January 5, 2012
Red is the power color. It exudes strength, determination and suggests it's wearer takes no prisoners. While red could possibly beat up any other hue on the color chart, it does not elicit more ticket writers than its contemporaries. You would be hard pressed to find one police force, state trooper or radar-gun reader who’d admit to pulling over a disproportionate number of red cars. Don’t agree? I figured you wouldn’t, so the great debate continues.
Silver cars look the cleanest when dirty. Not that it really matters unless you’re looking to purchase a silver colored car but it does manage to hold its appeal better than others during long bouts of negligence. If you’re the type to wash and wax your vehicle every week then this little fun fact won’t even register. As for the r est of us without a clean car fetish, it could make a huge difference; especially during winter’s dipping temps that makes for a ton of car washing whimps.
White wears the crown for the most popular color in the U.S. A white car can say two things about the owner. Conservative comes to mind and perhaps some difficulty coloring outside the lines. Although they may lack imagination, white car sales account for 17% of all automobiles sold domestically.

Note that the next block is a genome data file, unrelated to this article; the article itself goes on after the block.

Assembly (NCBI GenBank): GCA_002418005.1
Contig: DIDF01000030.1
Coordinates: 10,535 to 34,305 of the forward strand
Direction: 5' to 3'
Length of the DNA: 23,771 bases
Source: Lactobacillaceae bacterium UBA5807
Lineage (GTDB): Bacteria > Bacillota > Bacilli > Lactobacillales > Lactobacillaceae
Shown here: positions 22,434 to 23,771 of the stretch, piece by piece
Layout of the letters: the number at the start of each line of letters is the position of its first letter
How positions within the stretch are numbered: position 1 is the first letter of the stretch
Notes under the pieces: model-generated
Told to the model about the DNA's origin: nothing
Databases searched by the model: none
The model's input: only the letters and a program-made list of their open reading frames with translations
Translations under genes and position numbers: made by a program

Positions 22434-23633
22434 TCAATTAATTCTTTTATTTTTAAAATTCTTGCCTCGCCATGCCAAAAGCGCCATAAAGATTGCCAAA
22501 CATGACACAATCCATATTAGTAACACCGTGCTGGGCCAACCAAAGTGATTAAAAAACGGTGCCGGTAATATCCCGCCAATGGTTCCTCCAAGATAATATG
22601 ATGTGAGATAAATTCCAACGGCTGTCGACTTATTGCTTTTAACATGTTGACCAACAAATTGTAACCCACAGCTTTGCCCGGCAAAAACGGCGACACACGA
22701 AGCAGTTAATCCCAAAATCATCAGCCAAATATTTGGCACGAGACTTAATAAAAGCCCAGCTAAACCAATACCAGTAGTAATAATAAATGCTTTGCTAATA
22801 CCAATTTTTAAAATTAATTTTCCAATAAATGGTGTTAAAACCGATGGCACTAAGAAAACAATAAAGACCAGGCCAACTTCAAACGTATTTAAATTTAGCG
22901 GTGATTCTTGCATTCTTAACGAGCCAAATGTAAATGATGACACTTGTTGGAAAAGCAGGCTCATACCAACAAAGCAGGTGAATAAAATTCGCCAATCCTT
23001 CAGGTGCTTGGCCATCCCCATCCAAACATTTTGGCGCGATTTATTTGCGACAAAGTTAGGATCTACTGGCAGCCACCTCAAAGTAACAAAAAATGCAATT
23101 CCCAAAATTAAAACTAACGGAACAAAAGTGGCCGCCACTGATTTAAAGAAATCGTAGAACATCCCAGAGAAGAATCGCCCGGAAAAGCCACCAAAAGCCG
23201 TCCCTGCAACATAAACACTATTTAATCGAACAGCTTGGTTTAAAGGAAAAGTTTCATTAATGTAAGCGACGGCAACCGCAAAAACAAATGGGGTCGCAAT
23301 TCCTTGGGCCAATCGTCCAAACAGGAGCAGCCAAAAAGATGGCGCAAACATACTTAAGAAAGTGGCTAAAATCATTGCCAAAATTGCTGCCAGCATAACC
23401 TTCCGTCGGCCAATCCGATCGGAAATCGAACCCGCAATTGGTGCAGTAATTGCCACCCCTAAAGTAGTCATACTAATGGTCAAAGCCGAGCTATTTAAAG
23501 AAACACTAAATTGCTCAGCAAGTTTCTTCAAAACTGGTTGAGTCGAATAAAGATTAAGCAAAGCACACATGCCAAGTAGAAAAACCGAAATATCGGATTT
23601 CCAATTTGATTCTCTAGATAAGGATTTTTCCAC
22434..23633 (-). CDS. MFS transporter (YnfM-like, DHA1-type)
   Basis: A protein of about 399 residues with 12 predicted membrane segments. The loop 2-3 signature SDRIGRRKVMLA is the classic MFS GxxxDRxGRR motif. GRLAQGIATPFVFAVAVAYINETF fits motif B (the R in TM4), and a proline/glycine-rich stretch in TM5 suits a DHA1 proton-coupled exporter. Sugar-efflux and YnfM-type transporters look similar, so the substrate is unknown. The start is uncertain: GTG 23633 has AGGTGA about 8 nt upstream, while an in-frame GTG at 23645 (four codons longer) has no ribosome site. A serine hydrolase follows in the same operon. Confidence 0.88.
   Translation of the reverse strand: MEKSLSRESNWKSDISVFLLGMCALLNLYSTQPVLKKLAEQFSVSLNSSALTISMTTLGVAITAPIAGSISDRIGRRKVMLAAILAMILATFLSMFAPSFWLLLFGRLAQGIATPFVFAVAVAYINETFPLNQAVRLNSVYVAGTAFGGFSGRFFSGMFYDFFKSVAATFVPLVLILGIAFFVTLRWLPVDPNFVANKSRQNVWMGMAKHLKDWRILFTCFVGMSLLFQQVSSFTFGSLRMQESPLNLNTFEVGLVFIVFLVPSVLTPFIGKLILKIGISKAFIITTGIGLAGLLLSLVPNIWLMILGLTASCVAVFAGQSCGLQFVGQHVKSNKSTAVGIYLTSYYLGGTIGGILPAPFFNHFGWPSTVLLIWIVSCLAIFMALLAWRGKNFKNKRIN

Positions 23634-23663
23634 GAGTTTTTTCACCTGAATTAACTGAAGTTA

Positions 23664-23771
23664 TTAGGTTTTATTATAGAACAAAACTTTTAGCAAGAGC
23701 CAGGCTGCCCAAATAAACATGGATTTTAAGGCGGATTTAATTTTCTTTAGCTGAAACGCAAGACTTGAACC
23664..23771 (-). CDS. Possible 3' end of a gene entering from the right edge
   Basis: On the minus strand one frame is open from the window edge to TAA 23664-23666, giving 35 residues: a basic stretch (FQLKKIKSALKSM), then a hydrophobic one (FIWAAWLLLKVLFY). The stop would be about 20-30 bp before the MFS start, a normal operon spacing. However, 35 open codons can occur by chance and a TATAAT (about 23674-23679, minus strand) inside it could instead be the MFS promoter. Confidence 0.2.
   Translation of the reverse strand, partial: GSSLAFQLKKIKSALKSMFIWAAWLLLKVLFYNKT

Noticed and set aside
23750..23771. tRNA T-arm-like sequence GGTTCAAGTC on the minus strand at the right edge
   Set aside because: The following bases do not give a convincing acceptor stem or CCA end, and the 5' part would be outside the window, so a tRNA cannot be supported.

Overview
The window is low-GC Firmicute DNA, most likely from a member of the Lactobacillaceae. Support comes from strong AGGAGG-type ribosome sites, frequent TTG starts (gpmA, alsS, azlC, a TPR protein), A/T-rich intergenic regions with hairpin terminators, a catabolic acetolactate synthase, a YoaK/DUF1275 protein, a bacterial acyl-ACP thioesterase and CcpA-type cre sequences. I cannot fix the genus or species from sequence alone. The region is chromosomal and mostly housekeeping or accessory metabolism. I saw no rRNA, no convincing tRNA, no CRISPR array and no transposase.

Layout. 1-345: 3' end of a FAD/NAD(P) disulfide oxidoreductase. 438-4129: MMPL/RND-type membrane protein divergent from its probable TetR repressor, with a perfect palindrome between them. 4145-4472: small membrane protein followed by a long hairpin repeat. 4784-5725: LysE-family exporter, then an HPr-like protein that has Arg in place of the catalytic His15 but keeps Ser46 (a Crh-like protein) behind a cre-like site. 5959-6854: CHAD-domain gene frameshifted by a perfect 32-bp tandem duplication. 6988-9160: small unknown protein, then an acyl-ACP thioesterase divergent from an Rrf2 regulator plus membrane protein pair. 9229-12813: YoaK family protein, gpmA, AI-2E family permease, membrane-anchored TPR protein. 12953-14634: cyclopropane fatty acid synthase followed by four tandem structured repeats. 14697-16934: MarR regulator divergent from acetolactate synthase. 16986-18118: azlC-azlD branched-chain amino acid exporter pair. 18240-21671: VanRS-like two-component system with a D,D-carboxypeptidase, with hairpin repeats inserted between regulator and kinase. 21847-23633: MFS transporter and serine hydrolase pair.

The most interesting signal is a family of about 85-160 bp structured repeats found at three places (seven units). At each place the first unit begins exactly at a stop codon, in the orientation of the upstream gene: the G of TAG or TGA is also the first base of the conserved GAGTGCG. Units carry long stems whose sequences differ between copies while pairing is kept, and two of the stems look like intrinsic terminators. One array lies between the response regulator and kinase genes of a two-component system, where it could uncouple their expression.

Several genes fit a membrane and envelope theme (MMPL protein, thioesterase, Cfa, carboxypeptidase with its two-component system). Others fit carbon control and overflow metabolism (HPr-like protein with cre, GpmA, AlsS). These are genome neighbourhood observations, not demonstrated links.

Black cars are gaining in number and status. Taking second place to white, black colored cars are gaining in popularity in the U.S. Adding to the allure of a dusky hued automobile, metallic flakes and ultra-dull finishes both prime the pump with regards to increasing the black car craze. Heat issues in warmer climates verses lighter colored cars may be an issue though.
Orange cars are seen as engaging and exciting. Owning an orange vehicle may not only insinuate the driver’s willingness to take chances, it should also remove any doubt. Whenever I see an orange automobile, I find myself looking through the window for evidence of someone who knows how to party while on the way to having fun, and vice versa. Conversely, orange is the most controversial color. People either love the energy it gives off or they pray for it to stop!
Hot Pink and fuchsia cars are making a statement in China. Stepping out of the box and into something with whiplash appeal seems to be catching on, even in a communist country. There appears to be something about the color fuchsia that has the Chinese car buying market tickled pink. Sorry, but I couldn’t resist the obvious pun. While the debate over what color car gets pulled over the most rages on, that question really seems to get a lot of police officers ticked off. So ask at your own risk! And, regardless of the color car you choose, consider getting quality auto insurance at an affordable price.